LAWRENCE — In December of last year, scientists at the Large Hadron Collider in Europe announced startling results hinting at the existence of an undiscovered subatomic particle — one with a mass six times heavier than the Higgs boson, the particle that made headlines in 2012.
The evidence is still thin, but if more data confirm the finding it could sharpen humankind’s understanding of the building blocks of the universe.
“This was a very surprising announcement and a puzzle at the same time, because the lifetime and mass of the particle could reveal something else beyond simply one extra particle, if it turns out to be a real signal,” said Kyoungchul “K.C.” Kong, associate professor of physics and astronomy at the University of Kansas. “Yet we do not claim this as a discovery, and we need more data.”
Based on the LHC findings, theoretical physicists around the world rushed to offer ideas that could explain the mystery signal and guide further experimentation. Physical Review Letters, the leading peer-reviewed journal in the field, received hundreds of papers purporting to illuminate the LHC results.
“We explore ideas,” Kong said of theoretical particle physicists. “Probably most of ideas are wrong — but we learn from them, and we propose better ideas.”
Of the mountain of papers tendered to Physical Review Letters about the LHC findings, the journal chose to publish only four — including one co-authored by Kong, who had the original idea behind the submission.
The KU physicist said the enigmatic signal, detected at 750 giga-electron volts, or GeV, suggests “the first hint for new particles beyond the Standard Model.” (The Standard Model of particle physics is a longstanding theory used to explain the forces and subatomic particles working in atoms that constitute all known matter in the universe.)
He said, "Every explanation of the 750 GeV excess needs a new particle. Most models assume one around 750 GeV.”
But Kong’s idea is different than most. Rather than basing his theory on the existence of a “resonance” particle with a straightforwardly corresponding mass to trigger the 750 GeV signal, Kong’s paper proposes a sequence of particles at different masses, without one at 750 GeV.
“I was participating in a workshop in Korea, back in December 2015, when there was an announcement on this excess,” Kong said. “Everyone was considering a resonance particle, which would have been my first choice. I wanted to interpret this differently and talked to some friends in the workshop, and proposed non-resonance interpretation.”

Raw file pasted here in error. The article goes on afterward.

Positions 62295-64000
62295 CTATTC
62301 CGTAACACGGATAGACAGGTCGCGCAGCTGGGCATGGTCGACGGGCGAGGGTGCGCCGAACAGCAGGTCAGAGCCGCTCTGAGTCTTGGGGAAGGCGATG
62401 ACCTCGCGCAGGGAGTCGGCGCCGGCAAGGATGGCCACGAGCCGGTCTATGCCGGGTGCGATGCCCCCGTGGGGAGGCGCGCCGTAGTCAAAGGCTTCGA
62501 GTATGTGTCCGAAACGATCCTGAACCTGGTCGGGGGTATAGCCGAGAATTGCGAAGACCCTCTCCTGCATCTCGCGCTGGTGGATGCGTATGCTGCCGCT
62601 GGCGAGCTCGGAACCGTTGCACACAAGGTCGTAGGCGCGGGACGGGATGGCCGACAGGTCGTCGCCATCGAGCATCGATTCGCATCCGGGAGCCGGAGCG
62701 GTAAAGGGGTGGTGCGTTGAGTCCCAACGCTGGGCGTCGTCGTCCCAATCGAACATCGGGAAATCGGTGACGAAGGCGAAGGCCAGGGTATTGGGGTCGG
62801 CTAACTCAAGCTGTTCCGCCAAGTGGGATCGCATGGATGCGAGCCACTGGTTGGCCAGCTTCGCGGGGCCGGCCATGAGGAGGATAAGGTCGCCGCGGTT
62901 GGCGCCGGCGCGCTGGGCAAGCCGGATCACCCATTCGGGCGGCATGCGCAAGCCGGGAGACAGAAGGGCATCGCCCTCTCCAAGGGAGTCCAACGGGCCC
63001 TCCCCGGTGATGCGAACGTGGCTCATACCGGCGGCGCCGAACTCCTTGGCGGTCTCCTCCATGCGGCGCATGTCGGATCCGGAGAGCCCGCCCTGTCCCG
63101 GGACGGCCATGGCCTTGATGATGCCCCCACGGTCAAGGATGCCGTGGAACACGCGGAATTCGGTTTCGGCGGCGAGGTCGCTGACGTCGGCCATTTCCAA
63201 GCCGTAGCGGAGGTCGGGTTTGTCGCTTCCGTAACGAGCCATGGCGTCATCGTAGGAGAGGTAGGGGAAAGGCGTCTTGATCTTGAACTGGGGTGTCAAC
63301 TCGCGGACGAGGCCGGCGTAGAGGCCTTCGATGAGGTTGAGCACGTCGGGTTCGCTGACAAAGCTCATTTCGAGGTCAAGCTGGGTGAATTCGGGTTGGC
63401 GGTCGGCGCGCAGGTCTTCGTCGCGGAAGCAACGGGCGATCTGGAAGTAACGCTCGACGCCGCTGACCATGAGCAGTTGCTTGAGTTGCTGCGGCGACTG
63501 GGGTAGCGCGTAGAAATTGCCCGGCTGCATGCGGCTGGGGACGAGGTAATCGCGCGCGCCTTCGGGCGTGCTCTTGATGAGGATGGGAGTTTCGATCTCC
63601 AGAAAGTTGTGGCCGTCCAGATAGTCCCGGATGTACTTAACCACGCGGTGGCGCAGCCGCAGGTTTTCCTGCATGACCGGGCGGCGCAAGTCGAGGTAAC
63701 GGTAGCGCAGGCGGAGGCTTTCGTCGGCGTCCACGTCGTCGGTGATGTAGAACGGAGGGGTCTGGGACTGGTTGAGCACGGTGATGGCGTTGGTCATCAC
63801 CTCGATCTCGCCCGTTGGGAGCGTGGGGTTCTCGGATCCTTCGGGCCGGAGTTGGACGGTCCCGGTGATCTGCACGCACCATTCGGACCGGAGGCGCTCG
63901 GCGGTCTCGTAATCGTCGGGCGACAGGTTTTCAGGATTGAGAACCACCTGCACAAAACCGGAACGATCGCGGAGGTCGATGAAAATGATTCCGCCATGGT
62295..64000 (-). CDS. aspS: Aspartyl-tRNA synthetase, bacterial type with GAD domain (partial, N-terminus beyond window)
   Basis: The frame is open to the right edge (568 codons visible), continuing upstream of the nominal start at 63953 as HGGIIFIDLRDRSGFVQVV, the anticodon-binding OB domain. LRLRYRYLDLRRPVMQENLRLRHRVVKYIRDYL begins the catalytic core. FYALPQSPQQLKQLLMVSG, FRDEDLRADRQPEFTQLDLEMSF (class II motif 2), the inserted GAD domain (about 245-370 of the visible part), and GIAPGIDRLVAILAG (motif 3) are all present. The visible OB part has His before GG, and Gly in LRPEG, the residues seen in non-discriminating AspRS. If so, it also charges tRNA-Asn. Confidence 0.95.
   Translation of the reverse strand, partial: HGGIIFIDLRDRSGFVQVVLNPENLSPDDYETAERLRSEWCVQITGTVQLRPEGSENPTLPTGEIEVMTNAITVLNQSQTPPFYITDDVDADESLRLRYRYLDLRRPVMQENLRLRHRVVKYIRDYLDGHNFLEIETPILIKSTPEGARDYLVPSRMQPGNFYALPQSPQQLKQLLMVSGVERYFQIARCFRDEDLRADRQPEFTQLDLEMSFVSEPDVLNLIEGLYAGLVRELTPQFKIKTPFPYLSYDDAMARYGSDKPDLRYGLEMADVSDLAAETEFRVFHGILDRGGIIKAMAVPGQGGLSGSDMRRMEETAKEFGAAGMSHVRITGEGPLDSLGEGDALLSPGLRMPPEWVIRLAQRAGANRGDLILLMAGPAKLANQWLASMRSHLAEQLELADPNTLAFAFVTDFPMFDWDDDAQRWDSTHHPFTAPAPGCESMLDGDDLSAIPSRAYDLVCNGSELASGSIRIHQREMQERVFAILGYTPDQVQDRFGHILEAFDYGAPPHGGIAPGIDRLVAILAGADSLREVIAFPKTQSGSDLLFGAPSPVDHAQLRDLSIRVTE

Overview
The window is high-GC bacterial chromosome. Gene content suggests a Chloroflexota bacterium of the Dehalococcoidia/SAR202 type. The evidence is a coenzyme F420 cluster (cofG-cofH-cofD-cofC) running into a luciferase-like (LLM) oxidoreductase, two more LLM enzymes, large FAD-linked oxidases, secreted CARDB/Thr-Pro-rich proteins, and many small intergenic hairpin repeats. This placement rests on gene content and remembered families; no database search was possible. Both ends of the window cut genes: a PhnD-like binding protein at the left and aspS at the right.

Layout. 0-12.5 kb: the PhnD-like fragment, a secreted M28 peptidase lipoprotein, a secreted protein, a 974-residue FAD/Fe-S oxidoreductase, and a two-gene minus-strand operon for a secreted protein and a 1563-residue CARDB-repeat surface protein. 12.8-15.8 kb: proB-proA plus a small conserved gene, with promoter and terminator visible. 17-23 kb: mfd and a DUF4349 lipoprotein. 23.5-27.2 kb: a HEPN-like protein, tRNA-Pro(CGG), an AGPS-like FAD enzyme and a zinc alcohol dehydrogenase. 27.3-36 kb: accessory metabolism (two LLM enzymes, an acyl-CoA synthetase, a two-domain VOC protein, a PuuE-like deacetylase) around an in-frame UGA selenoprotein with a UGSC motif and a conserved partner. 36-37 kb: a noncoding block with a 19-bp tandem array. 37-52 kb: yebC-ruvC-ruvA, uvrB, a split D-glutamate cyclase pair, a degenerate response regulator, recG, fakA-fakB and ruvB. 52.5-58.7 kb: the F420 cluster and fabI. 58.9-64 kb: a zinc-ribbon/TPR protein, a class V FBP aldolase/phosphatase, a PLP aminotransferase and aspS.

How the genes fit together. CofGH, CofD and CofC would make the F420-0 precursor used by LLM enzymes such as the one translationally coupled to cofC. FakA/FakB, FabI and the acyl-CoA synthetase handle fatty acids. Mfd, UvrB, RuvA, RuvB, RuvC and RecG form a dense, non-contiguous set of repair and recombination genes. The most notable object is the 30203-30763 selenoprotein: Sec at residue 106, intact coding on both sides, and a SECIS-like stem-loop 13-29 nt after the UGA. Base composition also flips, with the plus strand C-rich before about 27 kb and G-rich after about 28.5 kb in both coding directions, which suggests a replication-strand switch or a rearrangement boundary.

The KU physicist said his concept depends upon a “sequential cascade decay” of a heavier particle into photons that can “fake the resonance signal” at 750 GeV.
Whether he is proven correct remains to be seen, but the promotion of his bold idea in the respected journal is extraordinary to colleagues at KU.
“Fundamental physics discoveries often take years, decades (see under Higgs) or even centuries (see under gravitational waves) to be confirmed,” said Hume Feldman, professor and chair of the KU Department of Physics and Astronomy. “However, it is certainly a great honor for KU to have our research published in such a high-impact venue and chosen out of literally hundreds of entries from all over the world and from the most prestigious institutes in the world.”
Another paper that proposes a different mechanism to explain the observation was written by KU Foundation Professor Christophe Royon and subsequently accepted by PRL. Assistant Professor Ian Lewis also has written a paper on the subject.
“The fact that independent KU papers were accepted by PRL out of the hundreds submitted is another testament to the high-quality research done at the Department of Physics and Astronomy,” Feldman said.
Kong’s co-authors were Won Sang Cho, Myeonghun Park and Sung Hak Lim of the Institute for Basic Science in Korea; Doojin Kim and Konstantin T. Matchev of the University of Florida; and Jong-Chul Park of Korea’s Chungnam National University.
Currently, Kong is attending a workshop at CERN, the European nuclear agency that operates the LHC. There, his work on the puzzling results will continue.
“Theorists propose ideas, and experimentalists perform experiments to test the ideas, then publish their results — and we try to understand,” he said.
Other KU faculty working at the LHC include KU's Distinguished Professor Alice Bean and professors Graham Wilson and Philip Baringer, as well as students and postdoctoral researchers.
An update on the 750 GeV excess will be presented at a conference in Chicago next week, Aug. 3-10.
Photo: The Large Hadron Collider, courtesy of CERN.